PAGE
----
Garbage at the Heart of New Holiday Train Display in SF

You won't believe what this guy can do with trash.

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    NEWSLETTERS

    Nina Sazevich

    When most people pass a pile of trash, they see... trash. Andy Vogt on the other hand, sees something more along the lines of the Golden Gate Bridge. And no, he's not trippin'.

    Vogt and his crew of artists were commissioned to make models of 10 San Francisco landmarks. The catch? They had to do it using only second-hand or repurposed materials.

    You Won't Believe What These Monuments are Made from!

    [BAY] You Won't Believe What These Monuments are Made from!
    When most people pass a pile of trash, they see trash. Andy Vogt on the other hand, sees something more along the lines of the Golden Gate Bridge. And no, he's not trippin'. (Published Friday, Nov 7, 2008)

    Inside the doors of Figureplant studios in the Mission District, 10 famous buildings rose from the castoffs of humanity.

    The buildings are now on display as the landscape surrounding a holiday train set,  at San Francisco's Conservatory of Flowers.  It's called the "Golden Gate Express."

    The towers of the Golden Gate Bridge are capped with ketchup bottles. The railing is a string of red pen shells.

    Bright red Mardi Gras beads hang from the span. A seven-foot tall Transamerica Period is decked out in computer parts... with a collage of cds decorating the tip.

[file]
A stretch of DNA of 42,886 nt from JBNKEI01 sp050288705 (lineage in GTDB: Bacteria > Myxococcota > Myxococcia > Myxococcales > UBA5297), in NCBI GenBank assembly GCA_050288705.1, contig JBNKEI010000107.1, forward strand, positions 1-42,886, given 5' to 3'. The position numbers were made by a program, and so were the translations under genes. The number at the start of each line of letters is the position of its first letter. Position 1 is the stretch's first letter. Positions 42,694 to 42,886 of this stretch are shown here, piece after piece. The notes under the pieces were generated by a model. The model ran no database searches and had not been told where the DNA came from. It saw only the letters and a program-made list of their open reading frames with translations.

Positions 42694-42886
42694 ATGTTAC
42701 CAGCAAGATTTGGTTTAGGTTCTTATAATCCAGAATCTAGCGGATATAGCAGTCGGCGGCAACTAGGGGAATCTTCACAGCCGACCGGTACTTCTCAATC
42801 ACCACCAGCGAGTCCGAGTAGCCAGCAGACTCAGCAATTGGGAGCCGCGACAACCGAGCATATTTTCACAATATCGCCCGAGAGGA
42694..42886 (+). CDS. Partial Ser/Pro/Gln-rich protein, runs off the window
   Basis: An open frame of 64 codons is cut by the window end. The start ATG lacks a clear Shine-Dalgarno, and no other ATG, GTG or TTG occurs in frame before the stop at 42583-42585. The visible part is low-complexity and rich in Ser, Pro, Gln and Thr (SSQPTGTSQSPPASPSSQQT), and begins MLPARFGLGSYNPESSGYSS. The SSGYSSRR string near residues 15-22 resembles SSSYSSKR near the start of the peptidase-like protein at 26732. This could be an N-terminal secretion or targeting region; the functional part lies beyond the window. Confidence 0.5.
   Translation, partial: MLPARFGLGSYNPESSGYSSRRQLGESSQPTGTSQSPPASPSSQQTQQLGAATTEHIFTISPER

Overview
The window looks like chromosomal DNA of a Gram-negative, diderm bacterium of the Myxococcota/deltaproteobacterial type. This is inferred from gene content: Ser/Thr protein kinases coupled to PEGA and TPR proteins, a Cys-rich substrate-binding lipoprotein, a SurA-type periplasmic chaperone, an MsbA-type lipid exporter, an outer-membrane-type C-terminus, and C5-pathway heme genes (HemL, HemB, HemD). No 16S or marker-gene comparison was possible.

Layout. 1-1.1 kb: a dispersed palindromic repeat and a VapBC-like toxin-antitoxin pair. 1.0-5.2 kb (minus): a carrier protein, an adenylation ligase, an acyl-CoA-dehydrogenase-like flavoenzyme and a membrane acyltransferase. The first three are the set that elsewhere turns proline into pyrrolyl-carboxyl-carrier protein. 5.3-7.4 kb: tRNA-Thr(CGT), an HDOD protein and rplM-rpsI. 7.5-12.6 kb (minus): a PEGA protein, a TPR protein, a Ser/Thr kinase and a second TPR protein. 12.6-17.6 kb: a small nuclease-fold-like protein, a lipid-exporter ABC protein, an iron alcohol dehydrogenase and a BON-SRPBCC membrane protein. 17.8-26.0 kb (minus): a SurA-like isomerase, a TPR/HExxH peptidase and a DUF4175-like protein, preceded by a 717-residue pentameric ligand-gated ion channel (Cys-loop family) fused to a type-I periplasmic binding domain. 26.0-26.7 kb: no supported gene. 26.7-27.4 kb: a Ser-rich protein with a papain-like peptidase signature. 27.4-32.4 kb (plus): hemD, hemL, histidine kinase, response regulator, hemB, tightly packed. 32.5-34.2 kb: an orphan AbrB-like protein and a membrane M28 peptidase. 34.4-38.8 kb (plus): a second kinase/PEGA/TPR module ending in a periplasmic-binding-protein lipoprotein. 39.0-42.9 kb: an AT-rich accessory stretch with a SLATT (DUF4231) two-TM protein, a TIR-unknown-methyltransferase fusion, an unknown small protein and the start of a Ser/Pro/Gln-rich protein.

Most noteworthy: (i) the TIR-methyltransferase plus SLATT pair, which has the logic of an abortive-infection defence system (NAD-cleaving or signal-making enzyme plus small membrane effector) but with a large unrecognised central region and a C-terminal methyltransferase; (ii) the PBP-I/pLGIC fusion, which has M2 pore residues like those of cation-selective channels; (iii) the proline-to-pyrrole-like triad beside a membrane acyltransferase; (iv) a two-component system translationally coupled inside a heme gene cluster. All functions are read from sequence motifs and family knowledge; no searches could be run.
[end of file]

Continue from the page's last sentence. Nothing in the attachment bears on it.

"That can actually be a big factor, what's available," says Vogt. "It kind of guides what we actually get to choose from."

    The Ghiradelli Square building is appropriately covered in brown and white electrical outlet covers, the color of white and dark chocolate, Vogt points out. The facade of the colonial-style Bentley Reserve is old cassette tapes.

    Vogt says the crew has pillaged thrift stores, salvage yards and, of course, trash piles.

    Even containers that hold trash made the cut -- evidenced by the cut-up trash can that forms the walls of Mission Dolores. The roof is tiled with cut-up brown plant containers. A pair of combs form the front doors.  
      
    Vogt points out that if there's any lesson that a little city can provide a regular-sized city, it's that one man's trash -- is another man's palette.

    If you want to check it out yourself the display is open from 9 a.m. to 4:30 p.m.  Tuesdays-Sundays and is included with admission to the conservatory.